There is no data summarizing reports on screening, prevalence, characterization, and geographic spread of mupR S. aureus in Africa. This systematic review evaluated published articles that assessed for mupirocin resistance in African S. aureus isolates. The findings from this systematic review highlight the need to develop an early warning system, including harmonized strategies for the prompt screening and identification of mupR S. aureus in Africa.
Literature search strategy
The relevant English articles from human and animal investigations were retrieved by three authors (YA, SA, and AS) from five electronic databases (EBSCOhost, Google Scholar, ISI Web of Science, MEDLINE, and Scopus). The search terms for each database are reported in Table 1. The literature search was concluded on 3 August 2016.
Eligible article identification
The identification of the eligible articles was conducted according to the guidelines for preferred reporting items for systematic reviews and meta-analyses (PRISMA) . We defined an eligible article as a peer-reviewed publication that (i) included mupirocin in the antibiotic susceptibility testing of S. aureus isolates, and (ii) employed phenotypic ((disc diffusion, E-test, minimum inhibitory concentration (MIC), VITEK and other automated methods)), and/or molecular ((conventional or real-time polymerase chain reaction (PCR)) techniques. International multicentre studies that included African countries were also eligible for inclusion.
Data extraction and analysis
The relevant data were extracted from each of the eligible articles included in this systematic review. A study that analysed S. aureus isolates from another investigation but answered a different research question were both considered as one study (Table 2). We performed three levels of analysis (Fig. 1). First, to understand the characteristics and geographic spread of mupR S. aureus in Africa, studies that included mupirocin in the antibiotic susceptibility testing and employed phenotypic and/or molecular techniques were identified. Secondly, the prevalence of S. aureus with the mupA gene, isolates that expressed LmupR and HmupR, and mupR-MRSA in Africa were derived from each eligible study as follows:
Thirdly, to estimate the prevalence of mupR S. aureus in humans, studies that employed at least one of the screening methods with defined breakpoint for mupirocin resistance were included in the meta-analysis. The StatsDirect statistical software version 3.0.165 (England: StatsDirectLtd.2016) was utilized to assess the heterogeneity of the eligible studies included in the meta-analysis (Cochran Q-test) , and to ascertain the inconsistency across the studies (I2 statistic) . The random effects model was used to determine the pooled prevalence of mupR S. aureus in Africa. The criterion for statistical significance for heterogeneity was set at alpha = 0.05. The risk of publication bias was assessed and visualized by a Funnel plot [26, 27].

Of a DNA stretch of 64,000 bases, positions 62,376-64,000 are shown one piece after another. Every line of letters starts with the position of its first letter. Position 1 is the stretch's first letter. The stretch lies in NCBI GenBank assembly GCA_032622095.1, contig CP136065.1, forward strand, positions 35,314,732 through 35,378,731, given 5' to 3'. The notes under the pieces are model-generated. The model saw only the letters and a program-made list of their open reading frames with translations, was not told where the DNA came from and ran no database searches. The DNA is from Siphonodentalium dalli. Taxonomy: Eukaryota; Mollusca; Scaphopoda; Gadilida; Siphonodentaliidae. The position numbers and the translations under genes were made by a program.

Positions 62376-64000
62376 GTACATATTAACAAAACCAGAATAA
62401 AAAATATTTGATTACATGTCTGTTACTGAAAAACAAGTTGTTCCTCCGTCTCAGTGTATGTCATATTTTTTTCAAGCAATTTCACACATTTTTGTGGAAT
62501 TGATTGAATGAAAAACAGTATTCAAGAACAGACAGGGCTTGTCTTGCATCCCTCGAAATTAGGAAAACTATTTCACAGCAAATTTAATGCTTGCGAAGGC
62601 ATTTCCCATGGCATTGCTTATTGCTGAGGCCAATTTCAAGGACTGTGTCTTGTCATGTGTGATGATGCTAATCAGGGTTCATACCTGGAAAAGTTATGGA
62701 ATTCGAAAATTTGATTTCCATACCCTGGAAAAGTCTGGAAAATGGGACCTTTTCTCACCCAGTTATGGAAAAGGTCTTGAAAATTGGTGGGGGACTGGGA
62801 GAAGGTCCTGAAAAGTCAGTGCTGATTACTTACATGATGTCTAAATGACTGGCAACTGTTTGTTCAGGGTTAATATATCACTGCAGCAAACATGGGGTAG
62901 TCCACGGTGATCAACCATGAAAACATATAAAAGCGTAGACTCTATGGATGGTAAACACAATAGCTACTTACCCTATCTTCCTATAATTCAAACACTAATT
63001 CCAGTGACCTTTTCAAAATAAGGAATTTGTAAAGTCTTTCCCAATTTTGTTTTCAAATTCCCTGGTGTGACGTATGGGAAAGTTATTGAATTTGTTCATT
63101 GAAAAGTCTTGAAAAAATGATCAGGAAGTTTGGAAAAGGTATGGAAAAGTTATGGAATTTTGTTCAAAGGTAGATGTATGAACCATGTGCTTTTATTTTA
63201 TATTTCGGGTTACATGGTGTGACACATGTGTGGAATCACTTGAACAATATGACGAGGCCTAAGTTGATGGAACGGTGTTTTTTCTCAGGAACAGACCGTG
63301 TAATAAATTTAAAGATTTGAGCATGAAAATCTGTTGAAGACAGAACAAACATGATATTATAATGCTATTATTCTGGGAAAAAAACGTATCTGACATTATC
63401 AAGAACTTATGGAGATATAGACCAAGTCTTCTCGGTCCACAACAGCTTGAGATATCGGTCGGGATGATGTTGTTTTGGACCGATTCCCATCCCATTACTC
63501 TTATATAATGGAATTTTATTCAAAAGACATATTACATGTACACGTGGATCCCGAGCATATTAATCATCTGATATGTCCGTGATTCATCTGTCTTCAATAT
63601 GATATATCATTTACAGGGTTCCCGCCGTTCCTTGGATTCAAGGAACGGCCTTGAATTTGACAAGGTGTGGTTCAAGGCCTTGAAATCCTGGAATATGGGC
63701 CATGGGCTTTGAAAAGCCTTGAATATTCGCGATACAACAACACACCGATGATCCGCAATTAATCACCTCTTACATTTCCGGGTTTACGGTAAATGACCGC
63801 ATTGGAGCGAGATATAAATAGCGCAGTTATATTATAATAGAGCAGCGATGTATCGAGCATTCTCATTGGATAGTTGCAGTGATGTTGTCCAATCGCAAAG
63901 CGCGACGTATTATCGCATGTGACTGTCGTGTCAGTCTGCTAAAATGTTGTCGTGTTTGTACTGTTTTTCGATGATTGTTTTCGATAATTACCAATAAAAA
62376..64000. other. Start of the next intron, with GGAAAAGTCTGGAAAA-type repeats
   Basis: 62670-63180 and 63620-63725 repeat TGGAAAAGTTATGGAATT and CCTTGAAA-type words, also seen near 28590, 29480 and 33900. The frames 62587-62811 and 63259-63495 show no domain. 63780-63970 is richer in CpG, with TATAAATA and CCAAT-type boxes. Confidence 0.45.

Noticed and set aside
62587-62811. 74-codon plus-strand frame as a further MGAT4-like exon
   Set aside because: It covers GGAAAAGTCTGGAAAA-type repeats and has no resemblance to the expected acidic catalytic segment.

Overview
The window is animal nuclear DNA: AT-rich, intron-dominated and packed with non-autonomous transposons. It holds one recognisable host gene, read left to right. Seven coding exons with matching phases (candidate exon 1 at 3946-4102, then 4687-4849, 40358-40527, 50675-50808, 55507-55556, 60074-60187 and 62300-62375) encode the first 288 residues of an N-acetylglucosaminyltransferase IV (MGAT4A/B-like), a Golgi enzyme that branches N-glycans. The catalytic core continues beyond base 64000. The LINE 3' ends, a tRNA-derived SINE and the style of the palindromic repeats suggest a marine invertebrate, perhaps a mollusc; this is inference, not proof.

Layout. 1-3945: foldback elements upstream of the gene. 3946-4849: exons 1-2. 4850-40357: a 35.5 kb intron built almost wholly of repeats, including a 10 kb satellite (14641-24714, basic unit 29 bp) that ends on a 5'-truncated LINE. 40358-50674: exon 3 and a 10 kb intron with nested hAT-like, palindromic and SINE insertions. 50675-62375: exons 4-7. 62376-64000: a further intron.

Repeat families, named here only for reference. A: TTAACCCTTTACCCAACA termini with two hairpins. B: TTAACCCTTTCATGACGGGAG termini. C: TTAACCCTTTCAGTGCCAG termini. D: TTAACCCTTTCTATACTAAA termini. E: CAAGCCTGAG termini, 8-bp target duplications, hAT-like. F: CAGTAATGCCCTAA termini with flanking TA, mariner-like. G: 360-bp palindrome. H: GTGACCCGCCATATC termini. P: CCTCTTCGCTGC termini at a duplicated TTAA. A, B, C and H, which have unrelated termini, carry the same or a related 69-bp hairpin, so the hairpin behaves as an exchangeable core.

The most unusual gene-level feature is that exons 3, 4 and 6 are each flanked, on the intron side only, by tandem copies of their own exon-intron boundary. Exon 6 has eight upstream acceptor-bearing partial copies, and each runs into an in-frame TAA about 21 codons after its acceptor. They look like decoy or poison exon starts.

Eligible studies from electronic database search
We identified 43 reports (Table 1) of which 34 studies investigated only human samples. The remaining nine studies assessed samples from only animals (n = 5), human and environmental sources (n = 2), human and animal sources (n = 1), and cockroaches (n = 1). Most of the eligible studies (32/43; 74%) were obtained from EBSCOhost, ISI Web of Science, MEDLINE, and Scopus. The remaining studies (11/43; 26%) were obtained only through Google Scholar and consisted of studies conducted in Egypt [28,29,30,31], South Africa [32,33,34], Nigeria [35, 36], Ethiopia  and Kenya .
Screening and identification of mupR S. aureus in Africa
Only 12 of the 54 (22%) African countries reported data on screening for mupR S. aureus (Fig. 2). The first published article indicated that mupirocin had been in use in Africa, at least from the late 1980s . Most of these studies (28/43; 65%) were conducted in Nigeria (10/43; 23%), Egypt (7/43; 16%), South Africa (6/43; 14%) and Tunisia (5/43; 12%) (Fig. 2). MupR S. aureus was mainly identified through the disk diffusion method (29/43; 67%). The guidelines by the Clinical and Laboratory Standards Institute (CLSI), previously known as National Committee for Clinical Laboratory Standards (NCCLS), were broadly used in Africa (Table 2). However, a number of studies [28, 29, 31, 33, 36, 40,41,42,43,44,45,46] utilized the disk diffusion method with CLSI guidelines that had no zone diameter breakpoint for mupirocin. Moreover, some studies [47,48,49] did not provide information on the year of publication of the CLSI guidelines. MupR S. aureus was reported in six African countries including South Africa [32,33,34, 46, 50, 51], Egypt [29,30,31, 52], Nigeria [36, 44, 53], Ghana [54, 55], Libya [56, 57] and Ethiopia  (Fig. 2; Table 2). The mupA-positive S. aureus was detected in five studies from Egypt [30, 52], South Africa [33, 50] and Nigeria . LmupR and HmupR were both reported in six human studies conducted in South Africa [32, 33, 50], Egypt [30, 52] and Libya . The mupR-MRSA isolates were identified in South Africa [32, 34, 50, 51], Egypt [30, 31, 52], Libya [56, 57], Ghana  and Nigeria  (Table 3). MupR-MRSA was not reported from MRSA isolates recovered from studies conducted in Egypt [28, 58], Tunisia [59, 60] and Algeria .